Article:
Cotillon to Coup d'Etat

Cotillon (co-til'-yon) means properly the “under-petticoat.” The word was applied to a brisk dance by eight persons, in which the ladies held up their gowns and showed their under-petticoats. The dance of the present day is an elaborate one, with many added figures.

Cotset The lowest of bondsmen. So called from cot-seat (a cottage-dweller). These slaves were bound to work for their feudal lord. The word occurs frequently in Domesday Book.

Cotswold Barley You are as long a-coming as Cotswold barley. Cotswold, in Gloucestershire, is a very cold, bleak place on the wolds, exposed to the winds, and very backward in vegetation, but yet it yields a good late supply of barley.

Cotswold Lion A sheep for which Cotswold hills are famous. Fierce as a Cotswold lion (ironical).

Cotta in Pope's Moral Essays (Epistle 2). John Holles, fourth Earl of Clare, who married Margaret, daughter of Henry Cavendish, Duke of Newcastle, and was created Duke of Newcastle in 1694 and died 1711.

Cottage Countess (The). Sarah Higgins, of Shropshire, daughter of a small farmer, in 1790 married Henry Cecil, Marquis of Exeter and Lord of Burleigh. The bridegroom was at the time living under the name of John Jones, separated from his wife, whose maiden name was Emma Vernon. She eloped with a clergyman, and subsequently to the second marriage “John Jones,” the lord of Burleigh, obtained a divorce and an Act of Parliament to legitimatise the children of his second wife. Sarah Higgins was seventeen at the time of her marriage, and “John Jones” was thirty. They were married by licence in the parish church of Bolas. Tennyson has a poem on the subject called The Lord of Burleigh, but historically it is not to be trusted.

Cottage Orne (A) (French). A cottage residence belonging to persons in good circumstances.

Cottys One of the three Hundred-handed giants, son of Heaven and Earth. His two brothers were Briareus [Bri-a-ruce ] and Gyges or Gyes. (See Hundred-Handed, Giants .)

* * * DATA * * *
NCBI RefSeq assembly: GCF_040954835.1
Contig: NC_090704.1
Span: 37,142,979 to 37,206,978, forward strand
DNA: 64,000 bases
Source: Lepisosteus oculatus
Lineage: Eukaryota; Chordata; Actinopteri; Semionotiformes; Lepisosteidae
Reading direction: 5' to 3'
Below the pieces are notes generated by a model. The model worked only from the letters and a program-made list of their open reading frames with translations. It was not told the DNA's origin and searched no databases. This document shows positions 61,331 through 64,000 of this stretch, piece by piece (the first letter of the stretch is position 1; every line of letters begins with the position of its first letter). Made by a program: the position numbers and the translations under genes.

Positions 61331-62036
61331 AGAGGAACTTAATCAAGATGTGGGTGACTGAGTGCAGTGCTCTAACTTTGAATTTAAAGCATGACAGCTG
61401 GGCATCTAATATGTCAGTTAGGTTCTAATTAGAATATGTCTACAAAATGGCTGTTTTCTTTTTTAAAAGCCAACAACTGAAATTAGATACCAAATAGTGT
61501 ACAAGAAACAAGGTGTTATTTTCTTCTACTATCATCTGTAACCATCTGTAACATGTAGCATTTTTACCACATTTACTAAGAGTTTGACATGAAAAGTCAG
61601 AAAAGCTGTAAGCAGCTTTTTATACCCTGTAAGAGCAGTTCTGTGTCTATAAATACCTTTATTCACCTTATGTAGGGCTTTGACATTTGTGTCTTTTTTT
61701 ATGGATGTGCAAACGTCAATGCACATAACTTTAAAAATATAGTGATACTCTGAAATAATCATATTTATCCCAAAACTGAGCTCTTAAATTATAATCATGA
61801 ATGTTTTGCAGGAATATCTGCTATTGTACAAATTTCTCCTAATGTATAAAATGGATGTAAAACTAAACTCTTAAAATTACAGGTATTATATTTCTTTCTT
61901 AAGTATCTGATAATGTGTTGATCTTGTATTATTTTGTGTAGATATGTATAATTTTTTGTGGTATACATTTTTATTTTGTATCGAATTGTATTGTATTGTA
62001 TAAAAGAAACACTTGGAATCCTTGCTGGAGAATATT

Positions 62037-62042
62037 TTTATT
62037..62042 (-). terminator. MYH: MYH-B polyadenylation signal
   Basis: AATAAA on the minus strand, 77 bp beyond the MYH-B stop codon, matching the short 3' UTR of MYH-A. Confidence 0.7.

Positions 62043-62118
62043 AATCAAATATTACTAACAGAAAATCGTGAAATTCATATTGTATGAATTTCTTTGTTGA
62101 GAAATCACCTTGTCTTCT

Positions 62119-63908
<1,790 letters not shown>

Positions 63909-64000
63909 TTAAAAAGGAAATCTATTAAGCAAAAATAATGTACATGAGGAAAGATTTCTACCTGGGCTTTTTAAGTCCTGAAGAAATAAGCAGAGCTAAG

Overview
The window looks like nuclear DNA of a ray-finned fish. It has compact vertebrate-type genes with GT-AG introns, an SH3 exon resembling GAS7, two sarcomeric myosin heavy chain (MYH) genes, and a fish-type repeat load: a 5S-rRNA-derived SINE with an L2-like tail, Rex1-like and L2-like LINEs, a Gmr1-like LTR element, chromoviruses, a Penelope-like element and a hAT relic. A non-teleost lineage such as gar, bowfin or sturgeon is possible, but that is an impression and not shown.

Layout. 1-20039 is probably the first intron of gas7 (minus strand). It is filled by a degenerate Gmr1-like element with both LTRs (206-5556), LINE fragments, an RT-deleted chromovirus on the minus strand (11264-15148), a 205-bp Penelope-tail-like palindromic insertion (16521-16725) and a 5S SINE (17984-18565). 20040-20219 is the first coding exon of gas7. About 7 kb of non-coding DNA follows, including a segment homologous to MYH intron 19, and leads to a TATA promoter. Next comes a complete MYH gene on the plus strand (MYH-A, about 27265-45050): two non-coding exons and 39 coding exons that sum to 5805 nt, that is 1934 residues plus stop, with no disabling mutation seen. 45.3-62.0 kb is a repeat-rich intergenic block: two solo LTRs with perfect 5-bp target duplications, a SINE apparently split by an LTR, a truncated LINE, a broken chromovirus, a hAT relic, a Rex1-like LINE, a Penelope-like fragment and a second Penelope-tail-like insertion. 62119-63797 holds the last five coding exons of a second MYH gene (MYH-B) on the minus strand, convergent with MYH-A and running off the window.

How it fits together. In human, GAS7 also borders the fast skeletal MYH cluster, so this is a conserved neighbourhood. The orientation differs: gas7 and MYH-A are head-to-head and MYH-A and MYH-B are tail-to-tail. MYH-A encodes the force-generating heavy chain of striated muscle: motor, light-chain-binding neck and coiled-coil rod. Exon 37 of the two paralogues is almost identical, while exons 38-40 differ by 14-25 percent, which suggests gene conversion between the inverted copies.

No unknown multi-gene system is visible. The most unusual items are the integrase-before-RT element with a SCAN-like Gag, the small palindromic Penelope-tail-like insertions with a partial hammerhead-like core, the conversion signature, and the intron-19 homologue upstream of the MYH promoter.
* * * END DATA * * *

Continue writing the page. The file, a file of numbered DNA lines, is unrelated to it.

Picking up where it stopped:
Cotton To cotton to a person. To cling to one or take a fancy to a person. To stick to a person as cotton sticks to our clothes.

Cotton Lord A great cotton lord. A rich Manchester cotton manufacturer, a real lord in wealth, style of living, equipage, and tenantry.

Cottonian Library In the British Museum. Collected by Sir R. Cotton, and added to by his son and grandson, after which it was invested in trustees for the use of the public.

Cottonopolis Manchester, the great centre of cotton manufactures.

“His friends thought he would have preferred the busy life of Cottonopolis to the out-of-way county of Cornwall.”- Newspaper paragraph, January, 1886.
Cotytto The Thracian goddess of immodesty, worshipped at Athens with nocturnal rites.

“Hail! goddess of nocturnal sport,
Dark-veiled Cotytto.”
Milton: Comus, 129, 130.
Coucy Enguerrand III., Sire de Coucy, has won fame by his arrogant motto:

“Roi je ne suis,
Ni Prince, ni comte, aussi,
Je suis Le Sire de Coucy.”
Couleur de Rose (French). Highly coloured; too favourably considered; overdrawn with romantic embellishments, like objects viewed through glass tinted with rose pink.

Coulin A British giant, pursued by Debon (one of the companions of Brute) till he came to a chasm 132 feet across, which he leaped; but slipping on the opposite side, he fell back into the chasm and was killed. (Spenser: Faërie Queene.) (See Giants .)

  By PanEris using Melati.

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